Essay: Nelson Mandela
In the speech entitled ‘I am the first accused’ by Nelson Mandela, delivered on April 20th 1994 in Pretoria, he clearly argues that the quality of human rights should not be based around a man’s skin. In a calm but assertive manner, Mandela immediately presents his audience with his contention of black Africans being equally human as the whites. “White supremacy and Black inferiority”, four small words quoted by Nelson Mandela, which would have powerful meaning, but a different meaning for each individual member of his audience. The above quote clearly illustrates the depth of racial discrimination during Mandela’s time in Africa, an issue he was fighting to eliminate, and later on went to say “It is an ideal I am prepared to die for”. From his so very powerful speech he presented after freedom from 26 years spent in prison, Mandela had his targeted audience positioned exactly where they were needed, but he did not use any bias to do so. The true beauty of Nelson Mandela’s speech was that there was no bias, he did not intend to angle his audience so they would only visualise one side of the argument. Mandela acutely exposed his audience to both sides of the issue, ‘black and white’. The use of bias in a speech or other persuasive piece would certainly enhance the reader’s attention or belief towards the topic, but in Mandela’s case, by leaving out the prejudiced words his speech was all the more compelling. In using words such as ‘us’ and ‘we’ in his speech, Nelson Mandela provides an instant reminder for his audience that in fact, he is also one of them. By using a distinct and convincing tone in his delivery, Mandela succeeds in immediately getting the his point of view across to the audience that there should not be any existence of segregation, that there should not be any inequality between the white man or black, and fair democracy is what is needed in South Africa above all. Another great persuasive technique used in this piece was...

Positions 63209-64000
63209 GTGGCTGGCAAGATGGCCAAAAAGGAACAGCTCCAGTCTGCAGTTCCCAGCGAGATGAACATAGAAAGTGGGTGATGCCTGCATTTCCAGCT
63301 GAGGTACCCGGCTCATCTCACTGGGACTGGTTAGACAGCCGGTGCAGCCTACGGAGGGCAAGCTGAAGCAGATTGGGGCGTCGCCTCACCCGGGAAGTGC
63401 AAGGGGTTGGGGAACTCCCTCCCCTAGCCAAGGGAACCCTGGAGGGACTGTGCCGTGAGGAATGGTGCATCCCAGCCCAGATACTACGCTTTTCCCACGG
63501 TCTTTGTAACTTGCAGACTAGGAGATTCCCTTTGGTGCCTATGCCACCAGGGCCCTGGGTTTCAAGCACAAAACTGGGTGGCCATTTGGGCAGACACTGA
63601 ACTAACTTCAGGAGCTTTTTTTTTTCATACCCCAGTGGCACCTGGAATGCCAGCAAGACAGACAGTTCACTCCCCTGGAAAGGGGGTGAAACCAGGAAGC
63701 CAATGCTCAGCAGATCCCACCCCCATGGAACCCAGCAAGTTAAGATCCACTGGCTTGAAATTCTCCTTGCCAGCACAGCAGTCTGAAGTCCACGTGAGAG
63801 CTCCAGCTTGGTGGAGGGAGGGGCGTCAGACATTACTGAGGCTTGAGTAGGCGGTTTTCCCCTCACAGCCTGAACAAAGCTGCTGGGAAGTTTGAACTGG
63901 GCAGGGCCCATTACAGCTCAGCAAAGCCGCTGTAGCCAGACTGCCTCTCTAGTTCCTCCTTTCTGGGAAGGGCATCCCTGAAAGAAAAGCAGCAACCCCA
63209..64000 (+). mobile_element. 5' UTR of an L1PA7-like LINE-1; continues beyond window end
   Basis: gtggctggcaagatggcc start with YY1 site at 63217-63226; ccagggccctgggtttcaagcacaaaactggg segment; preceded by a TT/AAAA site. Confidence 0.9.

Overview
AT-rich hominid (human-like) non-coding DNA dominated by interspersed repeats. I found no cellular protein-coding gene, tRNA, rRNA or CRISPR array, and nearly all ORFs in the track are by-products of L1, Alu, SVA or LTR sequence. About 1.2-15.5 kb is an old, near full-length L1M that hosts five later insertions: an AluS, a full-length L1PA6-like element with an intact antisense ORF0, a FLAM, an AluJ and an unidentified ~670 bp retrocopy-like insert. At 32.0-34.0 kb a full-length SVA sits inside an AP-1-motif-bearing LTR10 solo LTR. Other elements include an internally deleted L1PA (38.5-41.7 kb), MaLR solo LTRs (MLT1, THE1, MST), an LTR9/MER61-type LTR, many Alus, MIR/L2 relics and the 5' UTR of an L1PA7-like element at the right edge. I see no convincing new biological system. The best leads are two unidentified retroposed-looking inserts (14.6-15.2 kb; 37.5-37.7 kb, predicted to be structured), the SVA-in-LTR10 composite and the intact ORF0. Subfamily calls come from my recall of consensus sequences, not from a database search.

Please join StudyMode to read the full document